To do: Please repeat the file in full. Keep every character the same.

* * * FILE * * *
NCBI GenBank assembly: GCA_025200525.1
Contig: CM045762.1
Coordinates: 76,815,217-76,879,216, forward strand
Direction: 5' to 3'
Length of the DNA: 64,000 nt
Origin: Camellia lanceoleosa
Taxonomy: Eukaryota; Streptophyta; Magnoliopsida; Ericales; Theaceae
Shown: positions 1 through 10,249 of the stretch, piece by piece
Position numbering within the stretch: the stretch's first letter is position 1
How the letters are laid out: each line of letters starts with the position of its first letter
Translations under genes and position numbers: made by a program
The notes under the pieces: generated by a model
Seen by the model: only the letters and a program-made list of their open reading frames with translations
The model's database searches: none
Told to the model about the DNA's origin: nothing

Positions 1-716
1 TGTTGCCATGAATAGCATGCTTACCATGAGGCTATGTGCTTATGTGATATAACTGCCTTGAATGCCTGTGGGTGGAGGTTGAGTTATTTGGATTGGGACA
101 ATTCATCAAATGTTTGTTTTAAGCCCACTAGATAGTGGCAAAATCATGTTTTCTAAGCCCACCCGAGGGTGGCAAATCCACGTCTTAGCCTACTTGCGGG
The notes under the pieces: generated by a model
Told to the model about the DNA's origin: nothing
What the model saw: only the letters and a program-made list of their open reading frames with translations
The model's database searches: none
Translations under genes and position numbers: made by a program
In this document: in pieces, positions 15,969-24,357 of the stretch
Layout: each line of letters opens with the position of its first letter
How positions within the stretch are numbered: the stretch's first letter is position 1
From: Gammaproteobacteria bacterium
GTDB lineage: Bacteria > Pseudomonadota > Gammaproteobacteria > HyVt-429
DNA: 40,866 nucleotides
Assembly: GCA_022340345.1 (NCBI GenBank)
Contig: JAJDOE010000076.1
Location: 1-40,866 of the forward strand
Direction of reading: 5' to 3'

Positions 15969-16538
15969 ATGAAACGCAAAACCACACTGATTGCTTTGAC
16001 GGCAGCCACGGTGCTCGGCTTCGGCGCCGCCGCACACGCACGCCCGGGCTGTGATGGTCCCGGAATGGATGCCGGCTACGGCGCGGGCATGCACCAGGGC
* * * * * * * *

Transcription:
NCBI GenBank assembly: GCA_025200525.1
Contig: CM045762.1
Coordinates: 76,815,217-76,879,216, forward strand
Direction: 5' to 3'
Length of the DNA: 64,000 nt
Origin: Camellia lanceoleosa
Taxonomy: Eukaryota; Streptophyta; Magnoliopsida; Ericales; Theaceae
Shown: positions 1 through 10,249 of the stretch, piece by piece
Position numbering within the stretch: the stretch's first letter is position 1
How the letters are laid out: each line of letters starts with the position of its first letter
Translations under genes and position numbers: made by a program
The notes under the pieces: generated by a model
Seen by the model: only the letters and a program-made list of their open reading frames with translations
The model's database searches: none
Told to the model about the DNA's origin: nothing

Positions 1-716
1 TGTTGCCATGAATAGCATGCTTACCATGAGGCTATGTGCTTATGTGATATAACTGCCTTGAATGCCTGTGGGTGGAGGTTGAGTTATTTGGATTGGGACA
101 ATTCATCAAATGTTTGTTTTAAGCCCACTAGATAGTGGCAAAATCATGTTTTCTAAGCCCACCCGAGGGTGGCAAATCCACGTCTTAGCCTACTTGCGGG
The notes under the pieces: generated by a model
Told to the model about the DNA's origin: nothing
What the model saw: only the letters and a program-made list of their open reading frames with translations
The model's database searches: none
Translations under genes and position numbers: made by a program
In this document: in pieces, positions 15,969-24,357 of the stretch
Layout: each line of letters opens with the position of its first letter
How positions within the stretch are numbered: the stretch's first letter is position 1
From: Gammaproteobacteria bacterium
GTDB lineage: Bacteria > Pseudomonadota > Gammaproteobacteria > HyVt-429
DNA: 40,866 nucleotides
Assembly: GCA_022340345.1 (NCBI GenBank)
Contig: JAJDOE010000076.1
Location: 1-40,866 of the forward strand
Direction of reading: 5' to 3'

Positions 15969-16538
15969 ATGAAACGCAAAACCACACTGATTGCTTTGAC
16001 GGCAGCCACGGTGCTCGGCTTCGGCGCCGCCGCACACGCACGCCCGGGCTGTGATGGTCCCGGAATGGATGCCGGCTACGGCGCGGGCATGCACCAGGGC